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Okowa Accuses FG Of ‘Cheating’ N’Delta With Withdrawal From Excess Crude Account



Governor Ifeanyi Okowa of Delta state, says for any withdrawal from the Excess Crude Account, the federal government must, first of all, apply the constitutional principle of deducting the 13 percent and send it back to the Niger Delta states.

The governor stated this on Thursday when members of Post Mortem Sub-Committee of the Federal Accounts Allocation Committee (FAAC) led by Mr Kabir Mashi paid him a courtesy visit at Government House, Asaba, the state capital.

Okowa said it is unfair and inequitable for the federal government to continued to dip hands into the excess crude account without remitting what is due to the Niger Delta states.


According to him, “The Excess Crude Account is for the interest of all and we do not frown at the withdrawal of money from the excess crude account but, as we have always said, for any withdrawal from the account, first of all, we must apply the constitutional principle of deducting the 13 percent and send it back to those it belongs to.

“The rest of it becomes the federation’s money that can be applied in the agreement of all; for instance, the issue of withdrawal of one billion dollars to support the military agencies would not have taken place.

“As states from the Niger Delta area, we were not against it, but, it is only implied that in withdrawing that money, provisions must be made for the 13 per cent for the states, otherwise, it will look like we are disobeying the constitutional principles.


“It makes the Niger Delta states to contribute far beyond what all other states are contributing and that obviously is not fair and equitable and we will continue to advocate for fairness.

“It got to the House of Assembly to affirm the resolution that yes, we are supportive of the fact that money can be withdrawn but the resolution had to be passed in other states insisting that the constitutionally provided 13 per cent derivations should be deducted and returned to the states for fairness. This has happened in several other issues and it is important we start to look into it.

“Beyond all the things that we do in terms of infrastructure in the Niger Delta, we spend a lot of money to secure the facilities that belong to each and every one of us on behalf of all other states.


“We spend a lot of money far beyond what is expected – the military and other security agencies are doing their best but there is a lot more that we do as a state government in support of their services,’’ the governor explained.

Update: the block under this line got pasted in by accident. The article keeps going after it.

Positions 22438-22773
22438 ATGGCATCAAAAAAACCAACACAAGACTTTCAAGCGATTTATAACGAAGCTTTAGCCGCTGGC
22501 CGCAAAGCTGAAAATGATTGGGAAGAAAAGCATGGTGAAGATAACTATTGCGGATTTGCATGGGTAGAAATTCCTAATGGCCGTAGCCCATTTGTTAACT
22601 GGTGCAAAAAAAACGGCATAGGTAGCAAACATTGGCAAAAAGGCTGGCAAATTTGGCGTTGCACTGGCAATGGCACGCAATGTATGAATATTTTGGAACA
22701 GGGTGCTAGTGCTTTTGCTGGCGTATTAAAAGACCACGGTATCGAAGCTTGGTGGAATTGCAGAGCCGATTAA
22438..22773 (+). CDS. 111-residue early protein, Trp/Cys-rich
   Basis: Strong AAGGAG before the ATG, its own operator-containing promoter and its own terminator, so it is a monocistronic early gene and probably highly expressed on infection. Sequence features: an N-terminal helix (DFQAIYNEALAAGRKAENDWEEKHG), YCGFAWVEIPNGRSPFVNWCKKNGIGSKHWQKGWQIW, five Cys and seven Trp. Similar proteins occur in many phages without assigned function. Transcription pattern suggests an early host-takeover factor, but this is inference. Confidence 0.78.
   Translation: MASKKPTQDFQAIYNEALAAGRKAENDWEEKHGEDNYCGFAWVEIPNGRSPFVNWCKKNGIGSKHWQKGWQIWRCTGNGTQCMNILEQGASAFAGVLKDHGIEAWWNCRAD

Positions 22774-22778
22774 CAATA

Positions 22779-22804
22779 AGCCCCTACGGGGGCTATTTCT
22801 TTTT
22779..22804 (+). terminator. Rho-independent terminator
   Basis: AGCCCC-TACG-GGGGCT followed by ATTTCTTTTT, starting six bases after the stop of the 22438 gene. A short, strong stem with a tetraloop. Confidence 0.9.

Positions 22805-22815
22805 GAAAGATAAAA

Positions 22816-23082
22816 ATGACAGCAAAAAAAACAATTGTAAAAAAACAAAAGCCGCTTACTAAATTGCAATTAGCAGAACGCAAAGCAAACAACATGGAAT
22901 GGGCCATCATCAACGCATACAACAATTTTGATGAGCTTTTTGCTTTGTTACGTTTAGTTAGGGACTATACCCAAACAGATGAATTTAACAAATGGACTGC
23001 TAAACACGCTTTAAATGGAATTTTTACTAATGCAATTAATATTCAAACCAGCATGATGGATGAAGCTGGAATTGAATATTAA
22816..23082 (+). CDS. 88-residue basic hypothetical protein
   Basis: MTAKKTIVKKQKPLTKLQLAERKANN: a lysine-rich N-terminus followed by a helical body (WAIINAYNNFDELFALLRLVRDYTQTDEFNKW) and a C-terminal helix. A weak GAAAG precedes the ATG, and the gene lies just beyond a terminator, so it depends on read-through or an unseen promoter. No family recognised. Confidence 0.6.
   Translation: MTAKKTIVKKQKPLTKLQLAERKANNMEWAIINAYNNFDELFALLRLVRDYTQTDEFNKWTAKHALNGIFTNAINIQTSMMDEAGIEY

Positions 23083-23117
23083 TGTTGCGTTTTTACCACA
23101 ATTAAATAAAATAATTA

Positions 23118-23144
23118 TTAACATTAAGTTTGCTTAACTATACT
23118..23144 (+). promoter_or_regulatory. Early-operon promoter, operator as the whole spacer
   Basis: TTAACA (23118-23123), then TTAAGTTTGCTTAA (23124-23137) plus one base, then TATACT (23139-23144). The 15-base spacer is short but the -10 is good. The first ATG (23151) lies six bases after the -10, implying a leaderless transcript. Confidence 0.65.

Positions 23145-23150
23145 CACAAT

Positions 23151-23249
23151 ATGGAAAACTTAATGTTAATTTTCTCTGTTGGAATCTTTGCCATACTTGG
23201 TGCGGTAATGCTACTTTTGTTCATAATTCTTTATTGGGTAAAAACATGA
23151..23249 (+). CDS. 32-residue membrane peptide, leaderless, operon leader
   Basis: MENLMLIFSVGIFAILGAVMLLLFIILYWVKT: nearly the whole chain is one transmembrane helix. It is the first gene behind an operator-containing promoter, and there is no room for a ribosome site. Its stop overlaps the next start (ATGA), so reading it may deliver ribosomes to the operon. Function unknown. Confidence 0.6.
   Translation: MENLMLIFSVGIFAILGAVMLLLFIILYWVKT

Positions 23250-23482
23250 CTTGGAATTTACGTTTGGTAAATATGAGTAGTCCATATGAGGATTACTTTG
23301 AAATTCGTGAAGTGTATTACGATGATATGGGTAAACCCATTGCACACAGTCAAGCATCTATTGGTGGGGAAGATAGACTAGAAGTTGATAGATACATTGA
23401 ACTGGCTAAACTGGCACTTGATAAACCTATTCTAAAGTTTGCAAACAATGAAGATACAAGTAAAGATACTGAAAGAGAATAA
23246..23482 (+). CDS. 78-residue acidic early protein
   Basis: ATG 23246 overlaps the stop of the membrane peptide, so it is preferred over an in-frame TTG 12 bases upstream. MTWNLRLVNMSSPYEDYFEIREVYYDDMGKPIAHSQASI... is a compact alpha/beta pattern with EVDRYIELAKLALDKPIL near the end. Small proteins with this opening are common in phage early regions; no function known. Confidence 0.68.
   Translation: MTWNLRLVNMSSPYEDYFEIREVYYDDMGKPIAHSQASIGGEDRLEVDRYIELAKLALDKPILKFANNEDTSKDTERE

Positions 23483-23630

The governor also decried the lack of adequate implementation of the 13 per cent derivation policy, stating that it was constitutional for the Federal Government to remit what was due for the states to them.

He demanded the release of the money already accruing to the states under the derivation principles.


“We are hoping that in the near future we will be looking beyond 13 per cent which it is for now, and we actually believe that there is need to ensure that the money gets to Niger Delta states. As a state, we do understand that we are part of the federation and we pray and continue to work towards the unity of our nation.

“We also believe that it is important that for us to continue to show the kind of commitment we keep showing, every administration and finances of the nation must be done in such a way that there is fairness and justice.

“There should be an equitable approach to that and in so doing, the laws of the federation must be obeyed at all times and I guess that is why, in all fairness, this committee was put in place.


“As a state, we do understand that the oil resource as agreed by our nation is for the good of all but, very particularly, we have always insisted on the fact that since there is a constitutional provision for 13 per cent derivation, at all times we must apply that principle for the good of all.

“This makes it equitable, because until people come to understand the terrain, until the difficult terrains, particularly the creeks and riverside areas are being visited, people cannot completely comprehend the challenges that actually confront the people of the Niger Delta,’’ he said.

Earlier, Mashi had said that members of the sub-committee were in Asaba for a meeting to review the benchmark used for monthly transfer of Excess Crude, PPT and Royalty Account.


“The assignment arose as a result of complaints made by members from the oil-producing states on the transfers and withdrawals from the Excess Crude Account without removing 13 per cent derivation to oil producing states,” he said.

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